On the other hand, Quasar is a relatively new player in this league. That being said, it is implemented as a compact library with – in my opinion – a relatively sufficient set of features. Though it has a lot to go to catch Akka in terms of out of the box features. In addition, while Akka just provides actor abstractions at the programming language level, Quasar ships both actors and fibers. (Actually, Quasar actors are built on top of fibers.) Quoting from Quasar core developer Ron Pressler’s post:
Quasar and Akka provide completely different abstractions. Quasar provides fibers while Akka provides an asynchronous-programming framework based on callbacks. Both libraries then implement actors using their respective abstractions. […] fibers are lightweight threads, which means that their most important property – even before being light-weight – is being threads. The thread abstraction is a series of sequential computations with the ability to block – on IO or synchronization. Callbacks, on the other hand, are a completely different abstraction. Akka’s callbacks (and therefore actors), are not allowed to block, and therefore do not provide a thread abstraction; hence they’re not fibers.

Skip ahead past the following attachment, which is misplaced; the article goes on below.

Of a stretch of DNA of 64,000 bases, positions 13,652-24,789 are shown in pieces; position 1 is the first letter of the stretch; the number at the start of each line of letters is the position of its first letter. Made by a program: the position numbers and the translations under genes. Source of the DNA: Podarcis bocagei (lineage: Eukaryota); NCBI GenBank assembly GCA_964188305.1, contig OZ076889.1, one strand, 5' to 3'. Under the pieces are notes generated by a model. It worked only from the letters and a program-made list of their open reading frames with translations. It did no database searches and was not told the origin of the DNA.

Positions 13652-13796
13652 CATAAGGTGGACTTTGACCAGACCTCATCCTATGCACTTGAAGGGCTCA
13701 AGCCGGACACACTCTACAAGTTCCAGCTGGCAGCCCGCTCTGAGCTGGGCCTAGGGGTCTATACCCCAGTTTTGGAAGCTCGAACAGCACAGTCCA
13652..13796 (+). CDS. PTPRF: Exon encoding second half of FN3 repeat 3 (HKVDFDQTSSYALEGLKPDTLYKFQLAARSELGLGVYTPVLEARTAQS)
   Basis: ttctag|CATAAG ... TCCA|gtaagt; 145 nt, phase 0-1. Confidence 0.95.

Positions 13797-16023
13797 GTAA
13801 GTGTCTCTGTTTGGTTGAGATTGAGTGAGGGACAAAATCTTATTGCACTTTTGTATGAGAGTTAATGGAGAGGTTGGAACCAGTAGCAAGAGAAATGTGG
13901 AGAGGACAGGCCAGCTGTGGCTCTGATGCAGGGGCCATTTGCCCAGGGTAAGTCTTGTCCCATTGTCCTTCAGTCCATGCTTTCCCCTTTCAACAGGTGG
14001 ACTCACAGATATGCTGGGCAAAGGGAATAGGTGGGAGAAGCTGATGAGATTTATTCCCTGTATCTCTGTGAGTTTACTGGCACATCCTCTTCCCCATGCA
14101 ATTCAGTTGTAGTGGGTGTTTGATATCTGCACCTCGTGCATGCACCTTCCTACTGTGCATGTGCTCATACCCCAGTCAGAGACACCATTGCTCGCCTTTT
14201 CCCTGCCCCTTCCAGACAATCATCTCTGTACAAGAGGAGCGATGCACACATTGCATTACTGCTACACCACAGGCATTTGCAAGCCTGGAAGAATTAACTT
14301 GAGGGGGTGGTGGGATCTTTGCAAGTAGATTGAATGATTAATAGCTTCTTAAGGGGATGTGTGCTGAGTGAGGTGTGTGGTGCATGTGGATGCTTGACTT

Quasar’s main design goal was the desire to make the simple, familiar, threading abstraction (i.e., synchronous, blocking code) cheap, as kernel threads are expensive, and blocking a kernel thread carries a lot of overhead. Quasar is used to run servlets that serve hundreds of thousands of concurrent requests – instead of mere thousands – all without changing your existing Java code. We want developers get the full performance benefits of asynchronous code – which Akka also offers – while keeping their APIs and synchronous programming model – which Akka certainly doesn’t. Quasar makes threading cheap, while Akka abandons the thread abstraction altogether. In that respect, Quasar is a lot more similar to Erlang and Go (which, of course, provided the inspiration to Quasar), which also use the thread abstraction but provide a lightweight thread implementation.